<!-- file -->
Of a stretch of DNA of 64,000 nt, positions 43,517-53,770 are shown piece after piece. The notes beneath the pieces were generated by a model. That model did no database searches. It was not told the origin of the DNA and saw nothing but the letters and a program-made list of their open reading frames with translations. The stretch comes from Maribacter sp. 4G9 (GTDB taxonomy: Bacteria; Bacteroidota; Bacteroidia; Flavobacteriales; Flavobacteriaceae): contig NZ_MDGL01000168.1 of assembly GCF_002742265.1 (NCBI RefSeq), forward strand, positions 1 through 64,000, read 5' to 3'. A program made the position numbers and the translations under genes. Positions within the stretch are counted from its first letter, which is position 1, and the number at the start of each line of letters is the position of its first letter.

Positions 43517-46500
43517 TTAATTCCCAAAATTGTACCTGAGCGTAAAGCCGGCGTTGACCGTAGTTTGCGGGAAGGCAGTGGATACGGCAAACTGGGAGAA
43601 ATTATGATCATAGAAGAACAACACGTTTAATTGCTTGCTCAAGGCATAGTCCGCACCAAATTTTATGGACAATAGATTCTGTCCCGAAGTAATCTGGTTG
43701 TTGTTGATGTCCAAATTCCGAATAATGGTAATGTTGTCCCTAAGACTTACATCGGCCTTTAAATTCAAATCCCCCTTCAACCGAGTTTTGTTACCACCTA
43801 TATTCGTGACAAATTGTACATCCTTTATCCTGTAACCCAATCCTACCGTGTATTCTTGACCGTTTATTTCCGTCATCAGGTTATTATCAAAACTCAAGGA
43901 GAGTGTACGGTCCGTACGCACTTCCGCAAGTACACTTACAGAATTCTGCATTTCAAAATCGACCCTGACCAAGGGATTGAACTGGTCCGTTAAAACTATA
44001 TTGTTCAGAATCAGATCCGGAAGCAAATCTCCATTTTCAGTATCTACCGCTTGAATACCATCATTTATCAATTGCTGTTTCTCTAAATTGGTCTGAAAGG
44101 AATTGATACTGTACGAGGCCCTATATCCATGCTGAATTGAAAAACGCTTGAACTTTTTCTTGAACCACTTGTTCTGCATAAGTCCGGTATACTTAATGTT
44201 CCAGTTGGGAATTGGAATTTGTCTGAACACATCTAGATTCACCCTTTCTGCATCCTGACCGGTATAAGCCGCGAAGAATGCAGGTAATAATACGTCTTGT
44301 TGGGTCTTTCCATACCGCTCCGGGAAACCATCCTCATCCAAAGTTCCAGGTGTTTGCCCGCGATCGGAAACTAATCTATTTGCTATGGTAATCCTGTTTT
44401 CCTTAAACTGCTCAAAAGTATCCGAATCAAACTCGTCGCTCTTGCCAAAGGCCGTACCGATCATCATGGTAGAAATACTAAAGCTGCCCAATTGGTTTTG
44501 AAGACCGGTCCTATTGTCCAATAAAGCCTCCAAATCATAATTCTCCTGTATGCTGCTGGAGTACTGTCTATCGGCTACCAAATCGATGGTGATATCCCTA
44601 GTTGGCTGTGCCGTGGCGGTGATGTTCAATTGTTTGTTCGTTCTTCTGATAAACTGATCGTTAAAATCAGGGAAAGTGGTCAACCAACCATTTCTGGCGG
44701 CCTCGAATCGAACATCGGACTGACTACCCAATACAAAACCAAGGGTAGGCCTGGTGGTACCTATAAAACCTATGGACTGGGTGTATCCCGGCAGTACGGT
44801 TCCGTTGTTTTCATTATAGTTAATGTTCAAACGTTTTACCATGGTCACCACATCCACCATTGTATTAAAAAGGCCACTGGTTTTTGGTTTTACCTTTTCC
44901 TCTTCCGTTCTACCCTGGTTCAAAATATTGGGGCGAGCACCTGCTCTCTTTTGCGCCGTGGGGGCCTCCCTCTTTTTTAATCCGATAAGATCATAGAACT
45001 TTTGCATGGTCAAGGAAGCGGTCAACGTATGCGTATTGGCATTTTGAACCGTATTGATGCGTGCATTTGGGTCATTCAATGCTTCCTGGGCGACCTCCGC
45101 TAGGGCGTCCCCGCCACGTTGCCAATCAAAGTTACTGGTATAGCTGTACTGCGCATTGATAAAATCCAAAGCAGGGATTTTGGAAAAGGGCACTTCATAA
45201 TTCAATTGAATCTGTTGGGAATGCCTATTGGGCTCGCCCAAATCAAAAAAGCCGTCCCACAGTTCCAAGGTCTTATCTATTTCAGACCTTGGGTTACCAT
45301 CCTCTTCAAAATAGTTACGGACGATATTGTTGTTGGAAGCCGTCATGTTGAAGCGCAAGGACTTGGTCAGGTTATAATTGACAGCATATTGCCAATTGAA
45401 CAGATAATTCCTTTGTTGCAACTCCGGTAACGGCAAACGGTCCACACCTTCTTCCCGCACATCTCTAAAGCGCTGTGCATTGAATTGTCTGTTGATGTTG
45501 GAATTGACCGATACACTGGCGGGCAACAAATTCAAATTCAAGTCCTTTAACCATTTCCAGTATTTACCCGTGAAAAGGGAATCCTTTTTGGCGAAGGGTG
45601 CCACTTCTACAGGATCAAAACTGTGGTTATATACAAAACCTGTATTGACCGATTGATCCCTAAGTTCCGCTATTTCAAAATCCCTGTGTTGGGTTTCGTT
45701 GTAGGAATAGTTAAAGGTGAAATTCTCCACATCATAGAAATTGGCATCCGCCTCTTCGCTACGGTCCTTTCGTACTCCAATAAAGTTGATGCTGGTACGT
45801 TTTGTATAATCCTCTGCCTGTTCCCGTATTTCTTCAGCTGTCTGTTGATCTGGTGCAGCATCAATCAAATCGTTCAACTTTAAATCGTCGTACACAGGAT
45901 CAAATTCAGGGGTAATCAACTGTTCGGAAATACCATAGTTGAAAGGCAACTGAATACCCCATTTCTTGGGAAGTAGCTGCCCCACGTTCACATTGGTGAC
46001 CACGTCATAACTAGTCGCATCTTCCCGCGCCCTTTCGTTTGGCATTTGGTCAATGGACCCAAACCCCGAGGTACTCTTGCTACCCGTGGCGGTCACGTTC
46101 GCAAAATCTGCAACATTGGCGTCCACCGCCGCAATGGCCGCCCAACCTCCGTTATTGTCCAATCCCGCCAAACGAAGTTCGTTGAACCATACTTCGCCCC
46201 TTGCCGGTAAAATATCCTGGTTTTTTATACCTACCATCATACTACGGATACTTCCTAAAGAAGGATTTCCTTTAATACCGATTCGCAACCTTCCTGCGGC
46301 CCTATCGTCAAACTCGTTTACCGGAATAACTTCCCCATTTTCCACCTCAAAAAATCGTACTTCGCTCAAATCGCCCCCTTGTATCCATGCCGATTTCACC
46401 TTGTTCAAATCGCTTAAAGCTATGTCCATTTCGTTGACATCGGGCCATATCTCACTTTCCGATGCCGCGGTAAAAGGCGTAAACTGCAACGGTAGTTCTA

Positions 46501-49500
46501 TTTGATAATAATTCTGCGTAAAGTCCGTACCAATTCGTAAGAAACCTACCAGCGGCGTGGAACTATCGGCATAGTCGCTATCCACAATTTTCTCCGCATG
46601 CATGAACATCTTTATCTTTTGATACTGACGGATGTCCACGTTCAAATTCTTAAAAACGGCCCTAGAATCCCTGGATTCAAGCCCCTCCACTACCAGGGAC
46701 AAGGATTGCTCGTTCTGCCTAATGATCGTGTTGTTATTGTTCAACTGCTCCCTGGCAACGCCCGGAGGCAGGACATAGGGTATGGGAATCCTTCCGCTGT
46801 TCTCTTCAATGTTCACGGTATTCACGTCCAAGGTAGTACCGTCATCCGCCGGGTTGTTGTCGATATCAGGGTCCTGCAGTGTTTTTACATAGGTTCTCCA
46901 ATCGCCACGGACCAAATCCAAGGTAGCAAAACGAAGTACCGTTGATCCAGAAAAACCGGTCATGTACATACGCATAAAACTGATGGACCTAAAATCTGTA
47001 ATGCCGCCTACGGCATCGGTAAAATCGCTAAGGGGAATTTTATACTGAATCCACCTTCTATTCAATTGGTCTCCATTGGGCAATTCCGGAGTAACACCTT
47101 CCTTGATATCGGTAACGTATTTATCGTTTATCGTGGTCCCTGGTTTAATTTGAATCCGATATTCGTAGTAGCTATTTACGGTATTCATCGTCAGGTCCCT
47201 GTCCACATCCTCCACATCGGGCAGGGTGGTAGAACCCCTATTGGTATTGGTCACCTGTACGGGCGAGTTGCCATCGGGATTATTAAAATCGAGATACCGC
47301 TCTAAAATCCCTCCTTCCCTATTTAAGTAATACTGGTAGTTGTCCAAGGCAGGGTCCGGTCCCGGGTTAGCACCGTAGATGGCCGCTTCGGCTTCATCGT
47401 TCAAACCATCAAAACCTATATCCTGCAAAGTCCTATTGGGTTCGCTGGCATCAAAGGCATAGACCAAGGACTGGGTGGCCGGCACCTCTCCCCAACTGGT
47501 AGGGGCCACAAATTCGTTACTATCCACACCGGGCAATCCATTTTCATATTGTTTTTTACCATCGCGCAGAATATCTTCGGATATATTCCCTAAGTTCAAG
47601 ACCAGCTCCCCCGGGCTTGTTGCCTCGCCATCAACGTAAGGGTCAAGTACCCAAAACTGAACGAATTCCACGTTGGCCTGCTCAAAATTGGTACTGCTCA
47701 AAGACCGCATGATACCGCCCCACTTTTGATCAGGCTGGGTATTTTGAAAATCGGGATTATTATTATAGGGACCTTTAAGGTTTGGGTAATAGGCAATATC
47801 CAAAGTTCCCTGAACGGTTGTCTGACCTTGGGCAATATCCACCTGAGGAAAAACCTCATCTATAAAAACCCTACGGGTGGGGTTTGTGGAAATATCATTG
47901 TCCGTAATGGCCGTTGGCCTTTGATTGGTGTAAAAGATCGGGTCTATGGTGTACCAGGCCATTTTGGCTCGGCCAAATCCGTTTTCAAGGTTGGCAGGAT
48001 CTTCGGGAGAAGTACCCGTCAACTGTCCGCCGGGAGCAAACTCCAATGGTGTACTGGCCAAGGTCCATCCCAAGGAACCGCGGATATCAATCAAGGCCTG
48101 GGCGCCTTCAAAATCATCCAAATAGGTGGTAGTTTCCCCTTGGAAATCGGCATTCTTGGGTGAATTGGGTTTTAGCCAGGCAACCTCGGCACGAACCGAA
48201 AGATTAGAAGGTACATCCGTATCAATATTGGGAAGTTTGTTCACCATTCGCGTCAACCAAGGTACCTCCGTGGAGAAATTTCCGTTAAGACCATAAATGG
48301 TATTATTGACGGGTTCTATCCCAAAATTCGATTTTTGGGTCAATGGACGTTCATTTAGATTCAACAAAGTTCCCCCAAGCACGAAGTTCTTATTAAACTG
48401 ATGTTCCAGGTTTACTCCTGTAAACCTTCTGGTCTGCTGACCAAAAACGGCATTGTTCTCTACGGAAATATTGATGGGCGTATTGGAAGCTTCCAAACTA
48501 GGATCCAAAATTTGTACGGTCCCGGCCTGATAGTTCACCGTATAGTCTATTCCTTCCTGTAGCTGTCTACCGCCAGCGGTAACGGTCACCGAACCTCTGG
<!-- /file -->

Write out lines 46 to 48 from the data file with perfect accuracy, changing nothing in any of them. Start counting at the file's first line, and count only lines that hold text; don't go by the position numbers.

47701 AAGACCGCATGATACCGCCCCACTTTTGATCAGGCTGGGTATTTTGAAAATCGGGATTATTATTATAGGGACCTTTAAGGTTTGGGTAATAGGCAATATC
47801 CAAAGTTCCCTGAACGGTTGTCTGACCTTGGGCAATATCCACCTGAGGAAAAACCTCATCTATAAAAACCCTACGGGTGGGGTTTGTGGAAATATCATTG
47901 TCCGTAATGGCCGTTGGCCTTTGATTGGTGTAAAAGATCGGGTCTATGGTGTACCAGGCCATTTTGGCTCGGCCAAATCCGTTTTCAAGGTTGGCAGGAT